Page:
Careers rarely develop the way we plan them. Our career path often takes many twists and turns, with particular events, choices and people influencing our direction.

We asked Aidan Maher from Construction Industry Federation to give some advice for people considering this job:


Aidan Maher

Site Manager - Grad Entry

Construction Industry Federation

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  Aidan Maher
Try gain experience in some area of construction if possible to see if it’s for you. If you’re interested in a 9-5 job this is not for you!

If you like meeting with new people each day and dealing with issues which they may have regarding the project this is a good job for you. If you like to take charge of situations then this is also a good role for you to take on.

Realists are usually interested in 'things' - such as buildings, mechanics, equipment, tools, electronics etc. Their primary focus is dealing with these - as in building, fixing, operating or designing them. Involvement in these areas leads to high manual skills, or a fine aptitude for practical design - as found in the various forms of engineering.

Realists like to find practical solutions to problems using tools, technology and skilled work. Realists usually prefer to be active in their work environment, often do most of their work alone, and enjoy taking decisive action with a minimum amount of discussion and paperwork.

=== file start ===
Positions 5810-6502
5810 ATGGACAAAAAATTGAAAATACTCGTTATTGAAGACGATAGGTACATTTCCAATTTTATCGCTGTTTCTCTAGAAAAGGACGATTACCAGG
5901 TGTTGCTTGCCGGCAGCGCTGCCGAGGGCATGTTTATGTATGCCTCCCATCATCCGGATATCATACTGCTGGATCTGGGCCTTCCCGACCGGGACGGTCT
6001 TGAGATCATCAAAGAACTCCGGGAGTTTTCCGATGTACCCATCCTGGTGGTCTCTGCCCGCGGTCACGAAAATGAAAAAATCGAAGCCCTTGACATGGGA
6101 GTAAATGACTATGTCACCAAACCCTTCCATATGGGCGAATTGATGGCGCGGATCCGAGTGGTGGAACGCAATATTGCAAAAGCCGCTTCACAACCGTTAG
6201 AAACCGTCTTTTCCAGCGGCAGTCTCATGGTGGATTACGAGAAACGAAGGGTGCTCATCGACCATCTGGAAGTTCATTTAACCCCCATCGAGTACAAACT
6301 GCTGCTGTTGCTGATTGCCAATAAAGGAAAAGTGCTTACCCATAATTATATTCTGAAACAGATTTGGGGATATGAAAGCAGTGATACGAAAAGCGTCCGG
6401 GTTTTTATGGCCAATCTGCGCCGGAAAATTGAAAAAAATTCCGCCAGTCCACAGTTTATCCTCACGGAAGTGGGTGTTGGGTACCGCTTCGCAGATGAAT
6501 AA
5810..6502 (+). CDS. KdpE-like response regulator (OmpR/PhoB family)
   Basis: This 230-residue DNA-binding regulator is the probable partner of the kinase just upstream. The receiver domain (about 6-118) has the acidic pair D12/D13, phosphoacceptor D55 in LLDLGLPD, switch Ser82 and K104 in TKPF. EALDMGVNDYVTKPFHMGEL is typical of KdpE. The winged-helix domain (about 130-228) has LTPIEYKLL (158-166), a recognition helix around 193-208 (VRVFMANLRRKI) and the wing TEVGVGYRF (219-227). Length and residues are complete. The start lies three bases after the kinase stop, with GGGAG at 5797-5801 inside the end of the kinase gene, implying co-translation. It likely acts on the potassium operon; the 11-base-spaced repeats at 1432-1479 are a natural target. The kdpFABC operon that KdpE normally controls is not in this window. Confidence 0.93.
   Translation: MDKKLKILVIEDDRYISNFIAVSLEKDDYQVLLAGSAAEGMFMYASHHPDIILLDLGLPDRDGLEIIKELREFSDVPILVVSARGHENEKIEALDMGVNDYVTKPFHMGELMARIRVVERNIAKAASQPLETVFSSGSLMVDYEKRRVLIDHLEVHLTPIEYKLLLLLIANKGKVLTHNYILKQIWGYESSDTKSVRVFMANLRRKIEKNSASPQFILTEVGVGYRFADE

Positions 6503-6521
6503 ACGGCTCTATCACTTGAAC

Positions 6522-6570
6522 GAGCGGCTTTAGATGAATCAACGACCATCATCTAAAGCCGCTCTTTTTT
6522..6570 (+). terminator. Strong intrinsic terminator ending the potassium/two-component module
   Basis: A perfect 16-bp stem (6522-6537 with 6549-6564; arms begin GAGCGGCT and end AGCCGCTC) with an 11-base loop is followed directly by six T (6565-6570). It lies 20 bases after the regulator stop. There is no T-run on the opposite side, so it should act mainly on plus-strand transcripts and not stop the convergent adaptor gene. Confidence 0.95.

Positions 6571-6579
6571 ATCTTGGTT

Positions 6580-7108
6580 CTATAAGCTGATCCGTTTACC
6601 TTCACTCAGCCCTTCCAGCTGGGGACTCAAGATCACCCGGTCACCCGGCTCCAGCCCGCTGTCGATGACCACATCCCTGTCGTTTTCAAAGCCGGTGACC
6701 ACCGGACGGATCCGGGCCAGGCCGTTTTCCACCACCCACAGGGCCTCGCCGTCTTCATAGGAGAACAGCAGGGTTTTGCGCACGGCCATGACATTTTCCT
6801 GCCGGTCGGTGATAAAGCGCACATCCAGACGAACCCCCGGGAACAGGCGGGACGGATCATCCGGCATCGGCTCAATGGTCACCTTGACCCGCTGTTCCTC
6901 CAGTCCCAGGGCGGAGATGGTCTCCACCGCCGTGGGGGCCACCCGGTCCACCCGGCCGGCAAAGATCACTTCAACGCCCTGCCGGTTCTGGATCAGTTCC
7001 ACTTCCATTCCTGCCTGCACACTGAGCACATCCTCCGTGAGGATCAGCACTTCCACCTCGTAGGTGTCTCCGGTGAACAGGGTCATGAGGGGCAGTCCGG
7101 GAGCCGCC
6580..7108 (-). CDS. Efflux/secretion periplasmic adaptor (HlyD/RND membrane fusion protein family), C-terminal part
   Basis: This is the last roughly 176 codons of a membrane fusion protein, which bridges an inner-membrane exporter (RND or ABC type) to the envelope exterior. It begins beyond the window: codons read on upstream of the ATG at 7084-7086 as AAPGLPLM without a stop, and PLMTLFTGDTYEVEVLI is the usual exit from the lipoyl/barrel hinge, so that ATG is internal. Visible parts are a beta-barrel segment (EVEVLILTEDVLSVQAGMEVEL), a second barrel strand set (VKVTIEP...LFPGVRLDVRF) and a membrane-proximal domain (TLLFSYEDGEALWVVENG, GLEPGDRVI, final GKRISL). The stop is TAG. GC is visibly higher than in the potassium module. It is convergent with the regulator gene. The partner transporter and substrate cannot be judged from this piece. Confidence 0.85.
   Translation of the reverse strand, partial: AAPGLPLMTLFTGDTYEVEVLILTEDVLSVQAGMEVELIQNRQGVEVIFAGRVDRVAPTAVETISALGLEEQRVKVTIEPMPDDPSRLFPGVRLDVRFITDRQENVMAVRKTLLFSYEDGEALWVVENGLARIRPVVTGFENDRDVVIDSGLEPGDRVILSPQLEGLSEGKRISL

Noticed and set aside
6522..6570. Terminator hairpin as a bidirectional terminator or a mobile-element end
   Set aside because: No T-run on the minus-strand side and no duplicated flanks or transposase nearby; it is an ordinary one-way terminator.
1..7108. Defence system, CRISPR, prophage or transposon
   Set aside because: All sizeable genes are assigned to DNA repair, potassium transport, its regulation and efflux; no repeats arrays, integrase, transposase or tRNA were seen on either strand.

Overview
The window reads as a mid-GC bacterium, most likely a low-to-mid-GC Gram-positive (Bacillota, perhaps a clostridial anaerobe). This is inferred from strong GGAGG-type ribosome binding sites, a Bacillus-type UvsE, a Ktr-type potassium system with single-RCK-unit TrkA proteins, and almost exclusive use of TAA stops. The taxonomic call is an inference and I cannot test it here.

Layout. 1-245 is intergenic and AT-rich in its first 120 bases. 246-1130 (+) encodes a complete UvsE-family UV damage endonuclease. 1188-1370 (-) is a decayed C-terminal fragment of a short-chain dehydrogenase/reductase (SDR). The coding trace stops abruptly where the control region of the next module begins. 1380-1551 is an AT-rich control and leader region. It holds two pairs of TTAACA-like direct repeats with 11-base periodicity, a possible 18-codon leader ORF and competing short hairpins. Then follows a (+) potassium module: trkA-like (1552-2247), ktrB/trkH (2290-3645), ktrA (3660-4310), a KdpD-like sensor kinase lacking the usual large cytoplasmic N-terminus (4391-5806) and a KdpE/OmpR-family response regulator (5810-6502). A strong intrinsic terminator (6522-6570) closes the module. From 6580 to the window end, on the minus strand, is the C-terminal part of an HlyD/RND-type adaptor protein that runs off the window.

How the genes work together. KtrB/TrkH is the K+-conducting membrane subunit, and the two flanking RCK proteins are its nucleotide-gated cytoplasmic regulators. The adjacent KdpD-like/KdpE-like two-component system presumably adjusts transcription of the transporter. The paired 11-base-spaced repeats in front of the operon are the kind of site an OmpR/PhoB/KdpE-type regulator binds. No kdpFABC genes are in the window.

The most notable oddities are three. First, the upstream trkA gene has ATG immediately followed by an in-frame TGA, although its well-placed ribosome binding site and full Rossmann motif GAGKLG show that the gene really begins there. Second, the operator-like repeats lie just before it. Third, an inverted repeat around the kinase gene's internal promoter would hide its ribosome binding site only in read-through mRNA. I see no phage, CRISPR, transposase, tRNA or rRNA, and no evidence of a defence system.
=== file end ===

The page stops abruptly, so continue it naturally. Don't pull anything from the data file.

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Occupation Details

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Job Zone

Most occupations in this zone require job specific training (vocational training) related to the occupation (NFQ Levels 5 and 6 or higher), related on-the-job experience, or a relevant professional award.

Related Experience
Previous work-related skill, knowledge, or experience is required for these occupations. For example, electricians typically complete four years of training in order to perform the job.

Job Training
Employees in these occupations usually need one or two years of training involving both on-the-job experience and informal training with experienced workers. A recognised apprenticeship program may be associated with these occupations.

Job Zone Examples
These occupations usually involve using communication and organisational skills to coordinate, supervise, manage, or train others to accomplish goals. Examples include restaurant managers, electricians, agricultural technicians, legal secretaries, hairdressers, and web developers.

€20k > 40 
Salary Range
(thousands per year)*
€20 - 40 
Related Information:
Data Source(s):
Brightwater / Morgan McKinley / Sigmar

Last Updated: July, 2015

* The lower figures typically reflect starting salaries. Higher salaries are awarded to those with greater experience and responsibility. Positions in Dublin sometimes command higher salaries.
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At a Glance... header image

Secretaries provide administrative support to managers and other professionals.